Archive for 'house history'

Tracing the History of Your House in America

Whether your house is a historical landmark or just a simple, fairly modern abode, researching its history can be a fascinating experience – and you may find the story of your house more interesting than you expect.

I have a limited number of my book on House History available. You can purchase your personally signed copy  

Price: £10.00


The process is actually fairly simple, though it may require a bit of time and research. If you’re willing to look, there are very likely plenty of resources that can be easily accessed or obtained to help with your research.

Building Permits

Going straight back to the beginning is the best way to start your search. Even if your house is old, it’s quite likely that the original building permit is still available in your city’s archives.

The permit will provide some useful bits of information, including construction dates, architects and contractors, the original owners and the original cost of the house. Depending on your city, the records may not be accessible to the public, so be aware that you might need to pay a small fee to obtain copies of the records.

City Directories

Many city directories date back a hundred years or more, and provide detailed information on local history. City directories will list all adult residents of a house, as well as their professions. This provides a very useful insight into previous owners of your house, and can give you a much better picture of the house history.

Census Records

At times, the city directories are too vague or don’t provide sufficient information on previous residents of your house. In this case, it may be helpful to look through census records. For over 200 years, a regular census has been taken across the country, and these records are on record both at certain libraries, as well as online (though you may need to pay a subscription to gain access to this information online).

Census records will provide a much greater understanding of how many people lived in your house, where those people were born, how many children they had, and even their ages and occupations.

Abstract of Title

The Abstract of Title is going to be one of your most useful pieces of information when you’re putting together the history of not only your house, but the land it’s built on. The Abstract is a document that contains records of every legal transaction associated with your property.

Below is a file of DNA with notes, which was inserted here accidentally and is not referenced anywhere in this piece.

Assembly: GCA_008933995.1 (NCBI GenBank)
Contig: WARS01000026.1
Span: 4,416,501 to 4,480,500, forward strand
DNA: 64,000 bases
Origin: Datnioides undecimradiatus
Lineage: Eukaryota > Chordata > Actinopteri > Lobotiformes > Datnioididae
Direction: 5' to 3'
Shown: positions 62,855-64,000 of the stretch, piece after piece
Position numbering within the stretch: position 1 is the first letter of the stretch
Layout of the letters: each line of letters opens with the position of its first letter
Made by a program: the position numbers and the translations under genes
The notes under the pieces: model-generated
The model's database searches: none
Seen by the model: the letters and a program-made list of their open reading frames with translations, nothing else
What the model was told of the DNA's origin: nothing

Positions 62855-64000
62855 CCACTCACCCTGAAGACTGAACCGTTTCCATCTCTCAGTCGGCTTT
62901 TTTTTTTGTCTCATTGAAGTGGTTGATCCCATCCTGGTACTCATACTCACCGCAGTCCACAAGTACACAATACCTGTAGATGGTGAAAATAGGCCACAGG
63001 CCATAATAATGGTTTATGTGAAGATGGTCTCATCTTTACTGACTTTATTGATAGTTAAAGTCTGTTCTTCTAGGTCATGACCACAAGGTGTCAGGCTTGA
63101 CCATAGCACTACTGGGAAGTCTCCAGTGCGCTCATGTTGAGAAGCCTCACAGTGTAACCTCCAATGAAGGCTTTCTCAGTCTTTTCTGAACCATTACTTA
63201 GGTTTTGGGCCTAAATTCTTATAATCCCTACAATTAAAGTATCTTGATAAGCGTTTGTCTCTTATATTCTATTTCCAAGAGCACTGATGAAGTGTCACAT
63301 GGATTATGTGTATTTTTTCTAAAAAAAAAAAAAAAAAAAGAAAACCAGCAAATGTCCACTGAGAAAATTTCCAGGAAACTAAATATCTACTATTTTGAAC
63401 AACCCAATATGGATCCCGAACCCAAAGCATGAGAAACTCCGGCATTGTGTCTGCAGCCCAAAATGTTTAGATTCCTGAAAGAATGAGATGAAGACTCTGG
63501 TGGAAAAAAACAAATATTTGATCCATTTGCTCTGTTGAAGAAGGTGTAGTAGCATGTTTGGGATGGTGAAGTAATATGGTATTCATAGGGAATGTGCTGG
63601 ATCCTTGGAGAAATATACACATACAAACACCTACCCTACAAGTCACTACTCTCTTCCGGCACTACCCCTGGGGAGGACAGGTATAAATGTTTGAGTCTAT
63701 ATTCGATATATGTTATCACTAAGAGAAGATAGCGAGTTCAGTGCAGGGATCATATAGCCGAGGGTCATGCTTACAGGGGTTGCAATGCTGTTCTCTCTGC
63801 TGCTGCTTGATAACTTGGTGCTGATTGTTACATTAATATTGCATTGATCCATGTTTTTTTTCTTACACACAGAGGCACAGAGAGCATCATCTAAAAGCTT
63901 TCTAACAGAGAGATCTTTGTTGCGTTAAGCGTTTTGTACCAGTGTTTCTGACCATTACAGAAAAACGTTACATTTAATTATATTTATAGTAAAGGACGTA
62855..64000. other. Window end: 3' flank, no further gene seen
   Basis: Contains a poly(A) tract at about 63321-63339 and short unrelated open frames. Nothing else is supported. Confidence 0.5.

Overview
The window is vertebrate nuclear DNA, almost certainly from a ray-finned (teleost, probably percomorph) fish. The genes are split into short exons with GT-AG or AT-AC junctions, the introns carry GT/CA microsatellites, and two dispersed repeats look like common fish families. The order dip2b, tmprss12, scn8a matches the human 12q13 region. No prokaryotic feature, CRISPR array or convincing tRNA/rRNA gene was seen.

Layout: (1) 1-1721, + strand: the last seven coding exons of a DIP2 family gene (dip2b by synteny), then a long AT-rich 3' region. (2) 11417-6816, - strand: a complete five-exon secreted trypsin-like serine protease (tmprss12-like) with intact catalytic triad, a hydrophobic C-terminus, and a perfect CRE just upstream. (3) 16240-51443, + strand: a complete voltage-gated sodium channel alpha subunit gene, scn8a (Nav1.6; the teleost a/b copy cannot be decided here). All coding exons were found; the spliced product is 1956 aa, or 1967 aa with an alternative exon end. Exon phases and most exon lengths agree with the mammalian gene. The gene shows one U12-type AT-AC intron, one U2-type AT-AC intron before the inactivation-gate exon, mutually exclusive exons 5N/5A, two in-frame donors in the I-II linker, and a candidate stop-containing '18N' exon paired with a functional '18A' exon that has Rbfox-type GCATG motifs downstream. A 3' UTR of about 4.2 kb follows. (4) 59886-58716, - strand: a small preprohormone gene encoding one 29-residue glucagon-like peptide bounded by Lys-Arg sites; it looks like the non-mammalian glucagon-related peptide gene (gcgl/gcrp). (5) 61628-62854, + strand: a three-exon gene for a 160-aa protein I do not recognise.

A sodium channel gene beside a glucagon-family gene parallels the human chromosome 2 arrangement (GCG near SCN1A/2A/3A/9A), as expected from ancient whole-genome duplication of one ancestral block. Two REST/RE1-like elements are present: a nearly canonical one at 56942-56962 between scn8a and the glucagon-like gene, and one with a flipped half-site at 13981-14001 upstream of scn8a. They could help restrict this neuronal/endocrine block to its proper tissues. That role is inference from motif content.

The Abstract of Title will provide details on all previous owners of the house and how long it was owned by each subsequent owner. It will often also provide information on the construction of the house, as well as any large-scale renovations or additions.

Plat Maps

This is potentially one of the most fascinating pieces of your house history puzzle. A plat map will give you a picture of the neighborhood as it was envisioned by the original developers. The map will list owners of the land, and will show a detailed plan of streets, street names, and any pre-existing structures. It will give you a clear picture of your property’s footprint at its beginning.

How do I find out the history of my house

A few weeks back I mentioned the various means by which you can find out where your family once lived. Well I have come across an increasing number of people eager to find out how I would find out the history of my house. For many property buyers there is quite a bit of romance to buying a house with a history. The history may have to do with the previous owners or with the property’s architecture. New developments can be all well and good with spiffy conveniences, but a house that has stood for over a hundred years is bound to have some juicy history attached to it, or so many of us hope. It is the kind of thing that really makes for delightful dinner party conversations.

For a newly purchased home, I would make the first inquiry on the history of my house with the realtor. They are able to give information on when the property was built and details on new additions and renovation work. If the house is in a less urban locale, and the realtor is familiar to the property, they should be able to give information on the previous owners and the work that has been done to the property. Estate Agents often like to relate stories about a property and its owners, particularly if it will help clinch the deal.